Student Voice

Moorpark College music program presents their first Musical Menagerie

Moorpark+College+Symphony+Orchestra+and+Symphonic+Choir+directed+by+Brandon+Elliott.+Photo+credit%3A+Nikolas+Gigena
Moorpark College Symphony Orchestra and Symphonic Choir directed by Brandon Elliott. Photo credit: Nikolas Gigena

Moorpark College Symphony Orchestra and Symphonic Choir directed by Brandon Elliott. Photo credit: Nikolas Gigena

Moorpark College Symphony Orchestra and Symphonic Choir directed by Brandon Elliott. Photo credit: Nikolas Gigena

By Nikolas Gigena

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The Moorpark College music program held its first-ever Musical Menagerie in the Moorpark College Performing Arts Center over the weekend.

This event showcased and supported local talent, and allowed the audience to learn more about orchestral music while enjoying themselves with an evening of live performances. With a donation of $16, guests were invited to experience music by the Moorpark College symphony orchestra and symphonic choir.

Nicola Winokur, an 18-year-old student performer in the Musical Menagerie, explained the importance of these events.

“Shows like these are a great opportunity to see the talent that lives in your community, and to broaden your horizon in music tastes,” said Winokur.

The orchestra opened the show by performing the popular piece, Carmen Suite No. 1, originally composed by Gioacchino Rossini, followed by Camille Saint-Saëns’ work, named Carnival of the Animals. During the Saint-Saëns piece, the orchestra depicted many different animals using sound and narration by Dean Kalfsbeek-Goetz and John Loprieno.

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John Loprieno and Jennifer Kalfsbeek-Goetz narrating The Carnival of the Animals. Photo credit: Nikolas Gigena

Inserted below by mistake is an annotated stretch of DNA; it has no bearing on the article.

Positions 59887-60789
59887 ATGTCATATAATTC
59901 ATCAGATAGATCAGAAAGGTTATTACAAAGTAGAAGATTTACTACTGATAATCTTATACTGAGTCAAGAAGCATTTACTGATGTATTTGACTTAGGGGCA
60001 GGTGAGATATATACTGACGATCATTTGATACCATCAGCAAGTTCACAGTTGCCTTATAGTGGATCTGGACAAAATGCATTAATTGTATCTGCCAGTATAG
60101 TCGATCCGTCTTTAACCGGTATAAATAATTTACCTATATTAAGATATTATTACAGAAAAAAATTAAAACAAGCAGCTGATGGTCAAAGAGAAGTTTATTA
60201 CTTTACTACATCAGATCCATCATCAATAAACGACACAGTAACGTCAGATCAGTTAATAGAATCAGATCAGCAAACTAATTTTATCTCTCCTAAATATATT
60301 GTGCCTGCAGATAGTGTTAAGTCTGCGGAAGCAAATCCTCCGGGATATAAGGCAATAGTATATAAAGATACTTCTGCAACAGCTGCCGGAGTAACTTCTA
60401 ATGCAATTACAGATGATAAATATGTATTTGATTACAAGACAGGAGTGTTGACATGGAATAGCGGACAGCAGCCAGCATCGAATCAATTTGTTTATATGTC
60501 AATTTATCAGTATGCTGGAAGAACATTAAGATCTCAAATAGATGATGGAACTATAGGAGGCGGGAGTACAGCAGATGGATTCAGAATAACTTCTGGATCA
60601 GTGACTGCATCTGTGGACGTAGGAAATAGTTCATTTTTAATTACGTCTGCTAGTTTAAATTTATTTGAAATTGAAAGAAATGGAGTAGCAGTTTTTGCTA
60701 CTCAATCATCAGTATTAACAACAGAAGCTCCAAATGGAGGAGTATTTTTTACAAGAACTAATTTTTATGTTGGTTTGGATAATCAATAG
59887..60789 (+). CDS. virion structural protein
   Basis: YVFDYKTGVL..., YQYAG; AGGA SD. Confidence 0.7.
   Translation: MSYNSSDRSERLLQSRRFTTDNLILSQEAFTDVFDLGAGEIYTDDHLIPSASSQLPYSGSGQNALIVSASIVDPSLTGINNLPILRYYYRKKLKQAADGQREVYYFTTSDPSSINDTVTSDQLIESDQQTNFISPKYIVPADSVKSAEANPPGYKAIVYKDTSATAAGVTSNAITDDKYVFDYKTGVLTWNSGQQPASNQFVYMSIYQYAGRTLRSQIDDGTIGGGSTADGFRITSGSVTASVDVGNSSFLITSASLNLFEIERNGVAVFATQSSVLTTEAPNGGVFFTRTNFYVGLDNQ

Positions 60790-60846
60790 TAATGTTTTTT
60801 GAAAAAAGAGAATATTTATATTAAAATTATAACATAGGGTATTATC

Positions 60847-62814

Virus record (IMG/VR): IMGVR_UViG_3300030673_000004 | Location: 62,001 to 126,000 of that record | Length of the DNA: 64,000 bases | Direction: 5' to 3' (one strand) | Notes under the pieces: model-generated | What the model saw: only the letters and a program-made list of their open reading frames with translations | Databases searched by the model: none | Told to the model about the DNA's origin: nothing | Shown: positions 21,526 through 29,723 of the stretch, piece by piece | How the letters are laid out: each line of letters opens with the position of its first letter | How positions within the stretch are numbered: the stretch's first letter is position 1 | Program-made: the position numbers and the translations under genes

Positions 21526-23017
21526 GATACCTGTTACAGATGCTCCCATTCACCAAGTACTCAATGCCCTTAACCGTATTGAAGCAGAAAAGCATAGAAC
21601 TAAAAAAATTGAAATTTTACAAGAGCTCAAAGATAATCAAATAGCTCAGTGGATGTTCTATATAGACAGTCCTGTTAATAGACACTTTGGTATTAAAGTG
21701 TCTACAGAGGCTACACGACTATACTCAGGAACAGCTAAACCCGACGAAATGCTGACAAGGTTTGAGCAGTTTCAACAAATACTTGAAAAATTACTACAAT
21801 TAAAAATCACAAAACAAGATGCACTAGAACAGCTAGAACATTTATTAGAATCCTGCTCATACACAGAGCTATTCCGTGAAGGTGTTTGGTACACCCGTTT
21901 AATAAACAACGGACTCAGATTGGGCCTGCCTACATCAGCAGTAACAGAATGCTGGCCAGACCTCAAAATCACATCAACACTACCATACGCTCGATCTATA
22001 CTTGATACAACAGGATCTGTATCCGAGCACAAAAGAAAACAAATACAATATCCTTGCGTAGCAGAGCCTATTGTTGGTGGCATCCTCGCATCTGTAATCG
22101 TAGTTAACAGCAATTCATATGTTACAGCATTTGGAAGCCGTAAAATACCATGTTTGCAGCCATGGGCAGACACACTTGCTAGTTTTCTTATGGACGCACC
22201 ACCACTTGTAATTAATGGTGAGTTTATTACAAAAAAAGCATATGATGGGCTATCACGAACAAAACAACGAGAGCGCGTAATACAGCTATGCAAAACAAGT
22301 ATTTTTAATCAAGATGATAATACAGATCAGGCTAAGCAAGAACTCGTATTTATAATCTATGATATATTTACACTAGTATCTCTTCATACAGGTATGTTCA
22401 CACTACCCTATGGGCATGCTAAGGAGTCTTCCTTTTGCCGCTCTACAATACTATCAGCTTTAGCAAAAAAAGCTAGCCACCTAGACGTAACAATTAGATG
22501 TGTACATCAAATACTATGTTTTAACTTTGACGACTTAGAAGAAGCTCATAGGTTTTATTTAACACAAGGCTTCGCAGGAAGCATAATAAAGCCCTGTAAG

Both of these works were directed by Moorpark College music director James J. Song. After a quick intermission, the choir joined the orchestra to perform Lux Aeterna, which means “eternal light” in Latin.

Professor Brandon Elliott described Lux Aeterna as “a universal symbol of illumination at all levels: spiritual, artistic and intellectual ” in the program notes.

Whether you are a fan of orchestral music or are just attending to support a loved one in the music program, the Music Menagerie arranged a program that introduced new musical talent to its patrons.

“Music impacts so many people in so many different ways, and that’s why I believe it’s important to support your local music program,” said Jakob Gaeta,19-year-old choir performer

“We practiced very hard every Tuesday and Thursday, and I’m glad to see all the support from the audience,” said Gaeta.

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The orchestra getting into position before the guests started to fill in. Photo credit: Nikolas Gigena

Music is something that is a part of all of our lives. Whether you have a friend or family member in the Moorpark College music program, or you are just interested in live orchestral music, your support is greatly appreciated and ensures these events can keep happening.

For more information about the Performing Arts Center or for future events, please contact the Moorpark College Box Office at (805)378-1485 or visit their website.

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